For Rubens Barrichello, victory in Valencia was a moment to savour. It came after a five-year absence from the winners' circle and for Barrichello — so long the bridesmaid, never the bride — it was just the tenth victory of a career spanning 281 race starts.
As in his six years at Ferrari, it looked this season as if once again the Brazilian would play the role of understudy to his teammate. Like with Michael Schumacher in the past, Barrichello seemed fated to once again follow in the wheel tracks of championship leader-- Jenson Button.
This time, however, it was Button who faltered, a mistake in qualifying meant he started fifth on the grid, two places behind his teammate. Then he got forced further down the pack in the opening lap melee. On a track, which seems purpose-built to prevent overtaking, Button was lucky to salvage two points with his eventual seventh place.
The race though, turned out a lot better for the Brawn team than their closest championship rivals. Red Bull simply never looked like winners all weekend and come the race, things went from bad to worse, with neither Mark Webber nor Sebastian Vettel scoring points.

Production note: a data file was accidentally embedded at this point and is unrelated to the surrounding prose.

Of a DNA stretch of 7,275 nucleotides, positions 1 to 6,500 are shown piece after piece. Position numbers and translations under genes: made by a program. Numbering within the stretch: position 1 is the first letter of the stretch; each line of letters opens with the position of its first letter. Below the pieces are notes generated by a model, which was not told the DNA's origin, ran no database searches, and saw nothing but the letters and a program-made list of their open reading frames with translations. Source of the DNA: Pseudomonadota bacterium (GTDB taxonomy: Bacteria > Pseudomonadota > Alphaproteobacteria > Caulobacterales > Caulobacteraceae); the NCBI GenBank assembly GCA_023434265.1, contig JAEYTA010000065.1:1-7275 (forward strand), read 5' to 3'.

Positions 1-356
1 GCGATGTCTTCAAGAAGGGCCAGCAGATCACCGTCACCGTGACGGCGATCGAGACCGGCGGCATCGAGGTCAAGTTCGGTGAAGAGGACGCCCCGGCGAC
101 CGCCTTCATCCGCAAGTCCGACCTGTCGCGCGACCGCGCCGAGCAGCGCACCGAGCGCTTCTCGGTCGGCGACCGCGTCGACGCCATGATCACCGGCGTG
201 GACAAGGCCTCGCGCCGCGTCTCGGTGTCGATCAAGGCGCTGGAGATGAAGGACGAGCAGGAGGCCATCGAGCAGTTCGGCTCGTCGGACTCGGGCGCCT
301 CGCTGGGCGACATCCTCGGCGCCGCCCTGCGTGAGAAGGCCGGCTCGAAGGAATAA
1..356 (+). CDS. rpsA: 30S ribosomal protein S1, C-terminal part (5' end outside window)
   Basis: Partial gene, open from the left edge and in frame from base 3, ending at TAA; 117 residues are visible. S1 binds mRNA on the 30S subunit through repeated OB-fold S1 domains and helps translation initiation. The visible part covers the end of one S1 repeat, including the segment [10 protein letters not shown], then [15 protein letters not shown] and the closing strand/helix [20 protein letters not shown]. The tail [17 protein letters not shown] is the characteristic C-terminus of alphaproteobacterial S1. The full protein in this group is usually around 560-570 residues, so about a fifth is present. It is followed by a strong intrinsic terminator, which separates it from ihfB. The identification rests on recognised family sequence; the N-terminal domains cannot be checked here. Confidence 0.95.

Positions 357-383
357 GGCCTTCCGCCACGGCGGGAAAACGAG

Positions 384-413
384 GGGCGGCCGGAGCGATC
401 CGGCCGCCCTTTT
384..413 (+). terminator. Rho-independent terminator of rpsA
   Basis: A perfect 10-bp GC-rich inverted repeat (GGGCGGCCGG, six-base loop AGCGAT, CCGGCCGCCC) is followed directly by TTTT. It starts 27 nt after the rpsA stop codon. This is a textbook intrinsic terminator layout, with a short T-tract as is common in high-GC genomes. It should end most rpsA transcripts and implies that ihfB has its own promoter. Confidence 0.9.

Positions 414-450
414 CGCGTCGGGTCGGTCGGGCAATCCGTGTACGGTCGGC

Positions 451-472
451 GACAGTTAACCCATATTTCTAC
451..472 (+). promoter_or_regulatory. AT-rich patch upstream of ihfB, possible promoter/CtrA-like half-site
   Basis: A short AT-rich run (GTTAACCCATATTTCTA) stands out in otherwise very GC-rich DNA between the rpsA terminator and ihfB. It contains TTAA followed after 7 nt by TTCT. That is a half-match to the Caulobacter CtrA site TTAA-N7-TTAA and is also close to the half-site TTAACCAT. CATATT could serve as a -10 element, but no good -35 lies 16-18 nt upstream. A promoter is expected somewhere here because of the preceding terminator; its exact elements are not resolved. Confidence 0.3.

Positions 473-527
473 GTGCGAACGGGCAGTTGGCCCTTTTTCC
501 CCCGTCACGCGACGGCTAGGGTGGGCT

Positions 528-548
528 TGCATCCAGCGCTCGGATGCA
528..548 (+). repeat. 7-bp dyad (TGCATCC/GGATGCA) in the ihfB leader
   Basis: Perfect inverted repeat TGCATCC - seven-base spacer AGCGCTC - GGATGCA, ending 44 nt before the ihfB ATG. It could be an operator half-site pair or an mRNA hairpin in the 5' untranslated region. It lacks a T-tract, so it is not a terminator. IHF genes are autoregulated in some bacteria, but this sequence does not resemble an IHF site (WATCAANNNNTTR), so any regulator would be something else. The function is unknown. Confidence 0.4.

Worse still, Vettel suffered not two engine blow-ups during the weekend, one in practice and second in the race. Vettel has now used seven of the eight engines in the season, which the 2009 regulations allow before penalties are invoked.
At the start of this race, I commented that the Grand Prix of Europe was potentially McLaren's to throw away. And, guess what, they did. The silver cars were undoubtedly the fastest on the track and Hamilton led for more than half the race, before a pit-lane bungle dropped him to second place.
Once again, Kimi Raikkonen was back on the podium for Ferrari, with third place in a car, which clearly still struggles early in the race on full fuel tanks, but steadily improves as the race goes on. The improving fortunes of the Ferrari team were hardly reflected by their second car however.
Test driver Luca Badoer's return to a F1 starting grid after a ten-year absence, sadly looked more like a nightmare than a dream come true. Despite being a veteran of thousands of laps of testing, he blundered around the track, not just off the pace, but seemingly overawed by the experience.
With the Belgian Grand Prix coming up next, it seems that Ferrari have little option but to stick with Badoer. Meanwhile, a revitalised Barrichello could even start to hustle teammate Button, for the title.
(The writer is Formula One commentator for Star Sports)